Saturday, March 09, 2013

Manchurian Target

I like Chinese food a lot. I don't make a bad stir fry. And having been in Hong Kong before and after the Brits gave it back, I told people I thought that things were working out well. So why is the Chinese military after me?

I've come to that realization in light of a report from Mandiant, an American computer security firm. They have released a 60-page study that lays the blame for some seriously sophisticated international hacking squarely at the doorstep of the People's Liberation Army. According to their sleuthing, either the PLA is behind intrusions into a number of corporate systems, or one particular neighborhood in Shanghai has a lot of 17-year-old computer wizards with nothing better to do on date night.

If it were teenage tricksters, it's likely they would be using handles that were associated with the attacks, such as like Ugly Gorilla and Superhard. Yet after examining thousands of computer intrusions over the past 6 years, almost all have been tracked backward to that single geographical area. In what seems more than coincidence, Mandiant says that the neighborhood is also home to Unit 61398, a sort of Chinese military cyber "Mission: Impossible" team. And while they can't actually place the originating computers in the building there which is owned by the army, there's not a whole lot of other plausible explanations. "Either they are coming from inside Unit 61398," said Kevin Mandia, the founder and chief executive of Mandiant, "or the people who run the most-controlled, most-monitored Internet networks in the world are clueless about thousands of people generating attacks from this one neighborhood."

So how does this tie back to little old me? While the evidence is indeed circumstantial that I am being targeted by Ugly Gorilla and his ilk, consider the pieces of the puzzle. As one of several ways that I circulate these musings, I use social media platforms including Facebook and LinkedIn. I also use Twitter, through an automatically generated dispatch that contains a link to the online post of the column. As such, once a week a Tweet goes out to my legions of readers via this method (actually about two dozen, but it's growing, I swear).

A few weeks ago I got a note from a reader: check your account. Then another, and another (they're a small band, but a hearty one). Seems I, or someone posing as me, was sharing a great way to "lose body fat in just 2 weeks." Almost as I was looking at it myself, wondering if I was sleep-tweeting, another one went out, a variation on the same message, followed by a third. Now, while the topic of food and eating is regularly discussed in this space, the net result is usually gaining weight, not losing it. Ergo, it wasn't me, and my space had been hijacked. I quickly changed my password, and the intrusions stopped.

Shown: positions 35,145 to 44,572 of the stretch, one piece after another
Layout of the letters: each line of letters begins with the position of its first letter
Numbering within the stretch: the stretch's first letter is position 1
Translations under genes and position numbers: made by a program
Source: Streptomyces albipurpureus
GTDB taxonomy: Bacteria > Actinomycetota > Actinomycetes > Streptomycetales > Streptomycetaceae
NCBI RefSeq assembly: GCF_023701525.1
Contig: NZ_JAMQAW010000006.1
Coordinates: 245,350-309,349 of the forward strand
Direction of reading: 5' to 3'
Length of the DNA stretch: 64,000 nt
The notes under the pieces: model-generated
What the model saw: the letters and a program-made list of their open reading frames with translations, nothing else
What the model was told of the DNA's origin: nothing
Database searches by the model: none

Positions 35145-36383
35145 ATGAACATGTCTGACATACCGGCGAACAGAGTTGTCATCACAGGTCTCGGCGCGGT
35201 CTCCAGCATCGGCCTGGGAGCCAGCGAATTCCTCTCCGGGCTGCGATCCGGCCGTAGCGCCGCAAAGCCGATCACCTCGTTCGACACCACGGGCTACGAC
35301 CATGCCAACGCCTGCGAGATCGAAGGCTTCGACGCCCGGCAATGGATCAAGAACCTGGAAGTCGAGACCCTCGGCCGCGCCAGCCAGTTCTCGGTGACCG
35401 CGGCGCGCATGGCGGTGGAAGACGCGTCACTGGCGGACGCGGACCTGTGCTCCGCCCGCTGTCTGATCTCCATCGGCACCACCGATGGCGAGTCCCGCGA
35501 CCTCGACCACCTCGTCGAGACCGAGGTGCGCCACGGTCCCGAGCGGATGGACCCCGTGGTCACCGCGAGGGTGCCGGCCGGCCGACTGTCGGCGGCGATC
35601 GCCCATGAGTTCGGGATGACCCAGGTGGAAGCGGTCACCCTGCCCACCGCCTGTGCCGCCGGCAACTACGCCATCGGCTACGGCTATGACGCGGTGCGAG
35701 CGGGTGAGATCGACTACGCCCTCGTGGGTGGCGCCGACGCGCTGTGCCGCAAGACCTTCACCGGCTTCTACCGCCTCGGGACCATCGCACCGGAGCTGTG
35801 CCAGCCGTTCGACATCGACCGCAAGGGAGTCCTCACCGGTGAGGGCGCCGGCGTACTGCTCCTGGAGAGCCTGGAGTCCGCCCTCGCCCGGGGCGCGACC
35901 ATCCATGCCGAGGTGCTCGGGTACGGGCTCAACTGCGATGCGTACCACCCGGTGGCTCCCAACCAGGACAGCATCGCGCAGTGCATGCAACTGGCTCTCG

So let's summarize. A major nexus of hacking has been traced to the Chinese military. At the same time, my Twitter account was co-opted. What other possible conclusion is there, other than that General Zhang Yang, the director of the General Political Department, has added me to the enemies list of the People's Republic.

The big question is this: why? If the goal is to compromise national security, then target any number of governmental agencies. If it's to steal account numbers, a bank or financial house is a much richer source. Even If they want to just create mischief, why not go after a bigger user base, like Google or Yahoo or Microsoft? The only explanation I can come to is they see something in my small mailing list that I don't. Like good venture capitalists, they recognize me and my contacts not for what we are, but for what we can become. And they want in on the ground floor. As such, I suppose I shouldn't be upset by the hack, but honored: they see potential that even I don't see.

So to those of you in my Twitterverse, apologies for the intrusion, but get your house in order. We are destined for bigger things. It may not be tomorrow or next week, but the next time I ask you to melt off pounds, know that we are doing it for a higher calling. And let's make General Yang proud.


Marc Wollin of Bedford would love to return to China, assuming they let him in. His column appears regularly in The Record-Review, The Scarsdale Inquirer and online at, as well as via Facebook, LinkedIn and Twitter. 

No comments: